timberland boots Allentown Mayor Ed Pawlowski will his soul
A federal prosecutor described Allentown Mayor Ed Pawlowski during opening statements in his corruption trial as an ambitious politician who held the power of his office over those who wanted to do business with the city to force them to make contributions to his campaign funds. Attorney Anthony Wzorek said. Senate in 2014, he knew he needed lots of money to appear to be a viable candidate, so he shook down people and companies doing business with the city.
“If you wanted a contract with the city of Allentown under Mayor Ed Pawlowski, you needed to pay,” Wzorek said.
Prosecutors began their case by calling Allentown attorney Donald Wieand, who testified that he had defended the city in lawsuits against the police department for about 25 years before the work began to dry up. He described Pawlowski as “the most aggressive fundraiser in the Lehigh Valley,” and recalled the mayor personally approaching him at an event and asking for a $1,000 donation from his firm, Stevens Lee.
“It was just a relentless fundraising machine he seemed to be trying to put together,” Wieand said.
Wieand testified about receiving a telephone call in June 2015 from a telephone number he didn’t recognize. Answering it, he didn’t recognize the voice on the other end as Pawlowski’s until the mayor identified himself. Pawlowski told Wieand he was going to get a call from the city solicitor, Susan Wild.
“My first reaction was, ‘Well that’s good, I’m going to get some legal work from the city,'” Wieand said.
Then Pawlowski pitched his run for Senate, telling Wieand he believed he could win the Democratic primary and then ride Hillary Clinton’s coattails to defeat Sen. Pat Toomey in the November 2016 election. Wieand testified it was then he realized there were strings attached.
Pawlowski asked him for a $1,000 contribution and Wieand agreed, “because if I said no, I would never get that call from Susan Wild,” he testified.
“My initial reaction was I was angry. I was angry at him for putting me in that position. I was angry at myself for not dodging his question,” Wieand said.
Taking his turn before the jury, Pawlowski’s defense attorney, Jack McMahon, told jurors the panel it would see Pawlowski as a moral and ethical person who did things by the book. The government’s case against Pawlowski was built on the cooperation of two of Pawlowski’s consultants, Mike Fleck and Sam Ruchlewicz, who were themselves, McMahon told jurors, morally bankrupt.
“This case is real simple. It’s about Fleck and Ruchlewicz, two crooks,
two peas in a pod This case is the Mike and Sam show and we’re all just watching it, sucked in like Mayor Pawlowski,” McMahon said.
McMahon said Pawlowksi would take the witness stand and “bare his soul,” to prove his innocence.
McMahon said Pawlowski plans to testify even though he doesn’t have to. He said his client will “bare his soul.”
He pointed to a series of statements from Fleck as federal agents began their investigation, first tapping his phone, then inducing Ruchlewicz and later Fleck himself to wear body wires to record Pawlowski.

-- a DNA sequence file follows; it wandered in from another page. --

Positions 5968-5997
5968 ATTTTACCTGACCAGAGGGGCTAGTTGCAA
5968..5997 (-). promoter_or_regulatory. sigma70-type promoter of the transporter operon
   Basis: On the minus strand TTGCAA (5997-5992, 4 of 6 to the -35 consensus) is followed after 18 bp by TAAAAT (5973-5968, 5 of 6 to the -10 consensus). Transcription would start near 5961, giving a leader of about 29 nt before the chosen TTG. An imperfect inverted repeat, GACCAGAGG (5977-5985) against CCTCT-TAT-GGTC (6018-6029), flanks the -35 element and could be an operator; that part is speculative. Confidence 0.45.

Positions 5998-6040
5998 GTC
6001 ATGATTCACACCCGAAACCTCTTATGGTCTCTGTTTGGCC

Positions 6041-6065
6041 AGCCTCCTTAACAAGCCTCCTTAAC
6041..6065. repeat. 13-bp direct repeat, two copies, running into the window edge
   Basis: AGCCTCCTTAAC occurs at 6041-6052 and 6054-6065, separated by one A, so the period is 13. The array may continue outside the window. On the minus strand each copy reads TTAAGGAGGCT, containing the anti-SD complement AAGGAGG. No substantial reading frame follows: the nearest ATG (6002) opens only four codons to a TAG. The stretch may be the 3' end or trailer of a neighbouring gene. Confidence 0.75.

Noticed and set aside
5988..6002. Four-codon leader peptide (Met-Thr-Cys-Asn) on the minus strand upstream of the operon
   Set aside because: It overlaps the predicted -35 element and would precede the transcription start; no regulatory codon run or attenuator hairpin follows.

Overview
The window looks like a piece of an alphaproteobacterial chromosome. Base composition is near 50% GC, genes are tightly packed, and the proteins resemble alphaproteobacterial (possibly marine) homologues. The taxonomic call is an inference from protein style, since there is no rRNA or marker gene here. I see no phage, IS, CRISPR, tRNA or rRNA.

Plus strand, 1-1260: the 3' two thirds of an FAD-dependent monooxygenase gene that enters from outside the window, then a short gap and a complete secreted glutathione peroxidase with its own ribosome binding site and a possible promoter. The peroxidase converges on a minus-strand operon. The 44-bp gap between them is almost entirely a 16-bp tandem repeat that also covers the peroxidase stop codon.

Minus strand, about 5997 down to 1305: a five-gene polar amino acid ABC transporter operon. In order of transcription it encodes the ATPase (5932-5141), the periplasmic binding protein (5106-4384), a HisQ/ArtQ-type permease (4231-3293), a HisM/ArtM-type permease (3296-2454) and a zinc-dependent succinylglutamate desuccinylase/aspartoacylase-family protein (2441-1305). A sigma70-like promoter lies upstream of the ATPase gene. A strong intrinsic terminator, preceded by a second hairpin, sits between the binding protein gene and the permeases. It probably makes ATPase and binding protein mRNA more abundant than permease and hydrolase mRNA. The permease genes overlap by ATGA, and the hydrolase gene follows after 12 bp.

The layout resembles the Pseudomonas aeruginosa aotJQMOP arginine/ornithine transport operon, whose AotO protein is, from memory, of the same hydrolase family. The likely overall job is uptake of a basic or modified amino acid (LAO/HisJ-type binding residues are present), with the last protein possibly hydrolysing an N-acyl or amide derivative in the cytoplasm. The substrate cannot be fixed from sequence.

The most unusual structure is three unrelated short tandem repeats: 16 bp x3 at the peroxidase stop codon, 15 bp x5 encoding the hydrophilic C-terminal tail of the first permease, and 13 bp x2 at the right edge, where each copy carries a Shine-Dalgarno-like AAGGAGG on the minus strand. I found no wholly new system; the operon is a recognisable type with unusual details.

“No seriously, don’t ever you know, we’re tallking candidly here. Don’t ever talk about that stuff with the mayor, he’ll go fing nuts. Seriously. He’s straight as they come,” Fleck told an undercover agent in the case, McMahon told jurors.
He displayed that and other quotes on video screens next to photographs of Fleck.
“The man who’s saying this, Mr. Fleck, is with him every single day. Knows him inside and out,” McMahon said.
With a jury in place, the federal criminal trial for Allentown Mayor Ed Pawlowskihasshifted to the Queen City, where opening statements for both the prosecution and defense began Monday.
“His reaction was to fold up like a cheap tent. He agreed right then and there to wear a wire,” McMahon said.
William Winning, a defense attorney for Pawlowski’s codefendant Scott Allinson, told jurors they would hear that it was Fleck and Ruchlewicz who repeatedly brought up the subject of money in meetings with Allinson, an attorney with Norris McLaughlin Marcus.
“Notice and observe how they are incessantly almost relentlessly asking Scott and his firm to make campaign contributions,” Winning said, telling jurors they would hear that Fleck and Ruchlewicz met with Allinson in bars and plied him with alcohol in attempts to get him to cross the line.
McMahon also led jurors through nine schemes in which Pawlowski is alleged to have demanded money from city vendors, telling them the tapes of Fleck and Ruchlewicz will make clear there was no explicit agreement between Pawlowski and his campaign donors. That’s an element prosecutors must prove in a bribery or extortion case involving campaign contributions, because the right to support a candidate is protected by the First Amendment, McMahon told jurors.
In the one episode not involving campaign contributions, when Pawlowski allegedly demanded tickets to a 2014 Eagles playoff game and a steak house dinner, it was actually Fleck who wanted them to reward employees, McMahon said.
“When you see the reality of the Eagles tickets you’ll come back to the ‘them’ that I’ve been saying all along. This is the Sam and Mike show,” McMahon said.